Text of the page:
Alm Gap Analysis

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Gap analysis is a technique of asset-liability management that can be used to assess interest rate risk or liquidity risk. Implementations for those two applications differ in minor ways, so people distinguish between interest rate gaps and liquidity gaps. This article discusses both. Gap analysis was widely adopted by financial institutions during the 1980s. When used to manage interest rate risk, it was used in tandem with duration analysis. Both techniques have their own strengths and weaknesses. Duration is appealing because it summarizes, with a single number, exposure to parallel shifts in the term structure of interest rates. It does not address exposure to other term structure movements, such as tilts or bends. Gap analysis is more cumbersome and less widely applicable, but it assesses exposure to a greater variety of term structure movements. Changes in the Term Structure of Interest Rates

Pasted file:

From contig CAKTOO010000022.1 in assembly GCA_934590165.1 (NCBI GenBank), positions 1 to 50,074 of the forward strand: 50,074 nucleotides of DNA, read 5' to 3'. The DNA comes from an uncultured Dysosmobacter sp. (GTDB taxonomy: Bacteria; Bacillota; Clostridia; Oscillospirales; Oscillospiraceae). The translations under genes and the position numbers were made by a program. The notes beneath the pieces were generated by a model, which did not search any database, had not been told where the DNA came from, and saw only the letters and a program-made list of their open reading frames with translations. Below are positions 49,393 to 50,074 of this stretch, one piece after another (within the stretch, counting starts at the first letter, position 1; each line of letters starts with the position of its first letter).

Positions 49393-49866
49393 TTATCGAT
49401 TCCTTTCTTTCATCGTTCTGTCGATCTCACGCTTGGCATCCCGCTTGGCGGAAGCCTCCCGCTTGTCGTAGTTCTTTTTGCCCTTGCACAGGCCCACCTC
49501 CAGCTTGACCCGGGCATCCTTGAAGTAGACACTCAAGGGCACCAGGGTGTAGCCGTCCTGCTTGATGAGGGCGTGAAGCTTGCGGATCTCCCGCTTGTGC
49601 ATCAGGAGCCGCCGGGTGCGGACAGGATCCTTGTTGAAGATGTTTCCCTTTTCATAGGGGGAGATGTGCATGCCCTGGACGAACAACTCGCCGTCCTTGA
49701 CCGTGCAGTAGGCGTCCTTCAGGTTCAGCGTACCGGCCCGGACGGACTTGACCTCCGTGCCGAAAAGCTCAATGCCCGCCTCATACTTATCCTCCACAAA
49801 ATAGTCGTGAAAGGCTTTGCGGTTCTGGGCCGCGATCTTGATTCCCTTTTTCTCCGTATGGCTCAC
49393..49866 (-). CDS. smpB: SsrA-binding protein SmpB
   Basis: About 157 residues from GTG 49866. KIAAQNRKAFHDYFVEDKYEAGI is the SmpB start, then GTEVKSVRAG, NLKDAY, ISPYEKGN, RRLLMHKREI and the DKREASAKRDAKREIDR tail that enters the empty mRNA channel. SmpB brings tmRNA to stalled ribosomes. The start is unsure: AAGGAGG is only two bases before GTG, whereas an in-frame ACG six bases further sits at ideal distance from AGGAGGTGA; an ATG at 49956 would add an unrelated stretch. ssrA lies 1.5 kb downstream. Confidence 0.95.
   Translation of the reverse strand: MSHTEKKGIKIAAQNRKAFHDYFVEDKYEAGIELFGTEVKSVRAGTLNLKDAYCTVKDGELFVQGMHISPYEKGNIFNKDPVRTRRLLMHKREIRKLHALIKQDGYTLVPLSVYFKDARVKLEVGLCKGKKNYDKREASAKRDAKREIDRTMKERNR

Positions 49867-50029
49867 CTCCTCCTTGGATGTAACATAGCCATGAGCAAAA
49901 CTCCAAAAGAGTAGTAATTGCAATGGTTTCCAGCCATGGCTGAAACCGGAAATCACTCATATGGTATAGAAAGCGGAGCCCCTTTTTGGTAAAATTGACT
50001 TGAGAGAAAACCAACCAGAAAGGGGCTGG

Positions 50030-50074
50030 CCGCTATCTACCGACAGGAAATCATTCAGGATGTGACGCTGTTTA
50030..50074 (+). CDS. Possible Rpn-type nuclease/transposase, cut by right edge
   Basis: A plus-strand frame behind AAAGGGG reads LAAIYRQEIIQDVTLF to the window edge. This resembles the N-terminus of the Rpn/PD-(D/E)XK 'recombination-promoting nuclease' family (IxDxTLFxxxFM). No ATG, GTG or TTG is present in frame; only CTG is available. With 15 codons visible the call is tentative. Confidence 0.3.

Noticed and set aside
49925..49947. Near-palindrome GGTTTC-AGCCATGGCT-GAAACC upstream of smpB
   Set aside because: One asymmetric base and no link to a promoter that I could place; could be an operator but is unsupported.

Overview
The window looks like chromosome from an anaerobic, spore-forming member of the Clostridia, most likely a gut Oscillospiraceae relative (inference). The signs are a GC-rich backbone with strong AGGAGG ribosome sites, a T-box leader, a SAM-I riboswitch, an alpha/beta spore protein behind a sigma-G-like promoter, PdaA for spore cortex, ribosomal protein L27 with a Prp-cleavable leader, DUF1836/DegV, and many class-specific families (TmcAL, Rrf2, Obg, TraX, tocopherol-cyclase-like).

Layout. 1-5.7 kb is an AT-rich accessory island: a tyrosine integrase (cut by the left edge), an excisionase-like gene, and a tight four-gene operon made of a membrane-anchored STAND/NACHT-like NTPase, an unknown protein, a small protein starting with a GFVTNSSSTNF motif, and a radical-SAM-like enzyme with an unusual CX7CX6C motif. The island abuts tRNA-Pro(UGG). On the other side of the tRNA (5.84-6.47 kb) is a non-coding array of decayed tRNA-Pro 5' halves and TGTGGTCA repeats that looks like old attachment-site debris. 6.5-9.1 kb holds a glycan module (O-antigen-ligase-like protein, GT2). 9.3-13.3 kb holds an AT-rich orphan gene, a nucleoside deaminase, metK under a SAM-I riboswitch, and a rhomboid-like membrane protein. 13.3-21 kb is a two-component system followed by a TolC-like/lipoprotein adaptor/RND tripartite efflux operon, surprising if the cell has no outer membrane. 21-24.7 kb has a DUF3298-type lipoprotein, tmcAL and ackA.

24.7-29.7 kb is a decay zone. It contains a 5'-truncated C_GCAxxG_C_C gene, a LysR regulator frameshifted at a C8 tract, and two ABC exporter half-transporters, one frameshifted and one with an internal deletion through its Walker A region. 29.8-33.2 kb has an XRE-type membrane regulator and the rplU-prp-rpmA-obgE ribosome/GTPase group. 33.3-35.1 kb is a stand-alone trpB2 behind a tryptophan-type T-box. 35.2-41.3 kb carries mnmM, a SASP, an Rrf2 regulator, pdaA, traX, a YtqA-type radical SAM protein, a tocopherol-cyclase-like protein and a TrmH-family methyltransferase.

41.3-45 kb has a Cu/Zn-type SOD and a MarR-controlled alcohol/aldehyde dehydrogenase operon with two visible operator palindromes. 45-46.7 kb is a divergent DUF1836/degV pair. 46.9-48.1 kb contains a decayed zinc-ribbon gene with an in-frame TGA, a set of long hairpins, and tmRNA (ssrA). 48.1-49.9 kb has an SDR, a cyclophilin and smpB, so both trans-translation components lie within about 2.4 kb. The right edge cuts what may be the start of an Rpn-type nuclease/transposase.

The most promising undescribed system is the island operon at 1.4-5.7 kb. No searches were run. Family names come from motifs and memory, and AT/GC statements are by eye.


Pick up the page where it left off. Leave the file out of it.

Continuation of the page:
Exhibit 1|
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The term structure of interest rates can move in many ways. Duration analysis addresses exposure to parallel shifts only. Gap analysis can warn of exposure to more complex movements, including tilts and bends.| |  |

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Let's start our discussion with cash flow matching (or simplycash matching). This is an effective, but largely impractical means of eliminating interest rate risk. If a portfolio has a positive fixed cash flow at some time t, its market value will increase or decrease inversely with changes in the spot interest rate for maturity t. If the portfolio has a negative fixed cash flow at time t, it's market value will increase or decrease in tandem with changes in that spot rate. Stated simply, interest rate risk arises from either positive or negative net future cash flows. The concept of cash matching is to eliminate interest rate risk by eliminating all net future cash flows. A portfolio is cash matched if every future cash inflow is balanced with an offsetting cash outflow on the same date, and every future cash...
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